Another solution for separation anxiety problem:
Many dogs suffer from separation anxiety when their owner leaves. This can manifest as whining and barking, destroying furniture, relieving themselves in the house, or obsessive behaviors. Help your dog break this pattern of anxious behavior by giving her something else to focus on.
- Before you leave, hide treats all around the house.
- Your dog will be entertained and distracted while you are out.
- When you leave, don’t make a big deal of it. Hand your dog a peanut butter-stuffed Kong or food-dispensing toy to keep her busy while you make your exit.
- At first, practice returning home after just a few minutes. Don’t make a big deal with your entrance; keep it low key.
(F) Body Handling Fear/Aggression
The 6th one of the common dog behavior problems is body handling fear/aggression. Take time to get your new dog comfortable and happy about all types of body handling! Make sure your dog is having fun during these exercises, if you scare your dog they will be fearful or aggressive of handling in the future.
If at any point your dog seems scared or unhappy by a particular thing, take time to go through it slowly, with lots of treats and praise. If your dog is still fearful, seek the advice of a professional trainer or fear-free veterinarian to help you.
a. Take a little time every day to handle your dog, while giving treats or kibble to keep them fun. Look in your dog’s ears, lift their lip to check their teeth, handle all of their legs and paws, and tap each toe nail with your finger. After handling each body part, feed a treat or piece of kibble.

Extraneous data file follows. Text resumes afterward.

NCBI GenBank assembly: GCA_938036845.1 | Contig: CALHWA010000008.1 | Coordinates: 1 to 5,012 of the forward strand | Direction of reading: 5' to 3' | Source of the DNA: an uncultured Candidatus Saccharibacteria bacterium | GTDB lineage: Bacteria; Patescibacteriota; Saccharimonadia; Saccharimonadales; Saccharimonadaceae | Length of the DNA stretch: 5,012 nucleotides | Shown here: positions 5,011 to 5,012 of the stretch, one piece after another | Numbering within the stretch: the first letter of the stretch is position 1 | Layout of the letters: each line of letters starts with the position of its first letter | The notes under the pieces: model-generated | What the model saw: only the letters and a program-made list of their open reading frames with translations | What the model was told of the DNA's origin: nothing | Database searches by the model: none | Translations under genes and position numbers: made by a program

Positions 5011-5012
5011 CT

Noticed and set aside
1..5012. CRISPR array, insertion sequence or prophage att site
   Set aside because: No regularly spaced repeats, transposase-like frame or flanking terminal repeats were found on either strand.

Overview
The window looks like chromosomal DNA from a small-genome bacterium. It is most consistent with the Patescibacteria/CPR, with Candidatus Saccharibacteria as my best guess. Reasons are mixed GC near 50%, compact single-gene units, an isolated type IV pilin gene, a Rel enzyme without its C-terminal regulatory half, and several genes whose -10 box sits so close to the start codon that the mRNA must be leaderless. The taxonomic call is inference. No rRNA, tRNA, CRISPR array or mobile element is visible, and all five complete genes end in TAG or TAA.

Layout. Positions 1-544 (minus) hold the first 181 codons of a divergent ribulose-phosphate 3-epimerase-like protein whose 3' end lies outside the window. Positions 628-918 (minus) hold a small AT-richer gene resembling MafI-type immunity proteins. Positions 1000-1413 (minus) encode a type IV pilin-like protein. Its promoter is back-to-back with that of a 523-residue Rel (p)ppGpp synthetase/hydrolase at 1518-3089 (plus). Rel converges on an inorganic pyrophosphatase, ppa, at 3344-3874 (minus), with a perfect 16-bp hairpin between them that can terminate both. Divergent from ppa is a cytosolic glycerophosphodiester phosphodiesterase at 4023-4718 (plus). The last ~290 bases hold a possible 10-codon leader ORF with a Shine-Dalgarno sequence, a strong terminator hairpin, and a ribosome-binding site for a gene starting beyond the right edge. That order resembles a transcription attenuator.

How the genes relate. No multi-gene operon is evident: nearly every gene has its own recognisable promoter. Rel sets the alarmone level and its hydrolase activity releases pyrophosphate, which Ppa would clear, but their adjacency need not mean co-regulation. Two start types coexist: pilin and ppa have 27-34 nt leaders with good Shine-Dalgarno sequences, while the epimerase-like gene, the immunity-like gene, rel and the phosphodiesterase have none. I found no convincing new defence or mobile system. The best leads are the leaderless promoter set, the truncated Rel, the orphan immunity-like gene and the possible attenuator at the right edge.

b. Practice gently restraining your puppy every day, to teach them to be relaxed with hugs and restraint in the future. Pick your dog up in your arms and gently “hug” them, hold them gently in different positions. If your dog begins to squirm, continue to hold them gently until they relax, before putting them down.
Never put your dog down when they are squirming, or they will learn to squirm more! If your dog seems nervous about this process, have someone else feed kibble or treats while they are held to keep it positive.
(G) Digging problem
The 7th one of the common dog behavior problems is digging. Is your dog digging up your yard? Some dogs want to dig, and it is futile to try to stop this behavior entirely. Instead, try one of these tactics to give your dog an appropriate place to expend her energy.
- Dogs sometimes dig to find a cool spot to lie in. Define an area where she is allowed to dig, and add water to make it extra appealing to dig in.
- To avoid muddy paws, make a digging spot filled with wood shavings or rubber mulch.
- Section off a part of your lawn with shade and lush green grass or sand, both of which are ideal for digging.
- An elevated dog bed will keep your dog cooler than a bed on the ground. This cool spot may stop your dog’s desire to cool off by digging a hole.
(H) Hyperactivity Problem
The 8th one of the common dog behavior problems is hyperactivity. When a dog is hyper, any attention (whether good or bad) can reinforce or escalate the behavior. Therefore, when a dog is overly excited, we use the “least reinforcing scenario” to calm the situation.
- When you play with your dog, there may come a time when she is too hyper, and you wish to de-escalate the situation.
- Stop the game, turn your back on your dog, and ignore her.
- Your dog will be a little unsure of what to do and will soon calm down and look at you.
- Once she gives you calm attention, the game can resume. The game is her reward for the calm attention.
Every time your dog is too hyper, remove your attention. And every time she gives you calm eye contact, reward her with your attention. With every repetition, your dog will learn this game and will be quicker to give you her calm eye contact.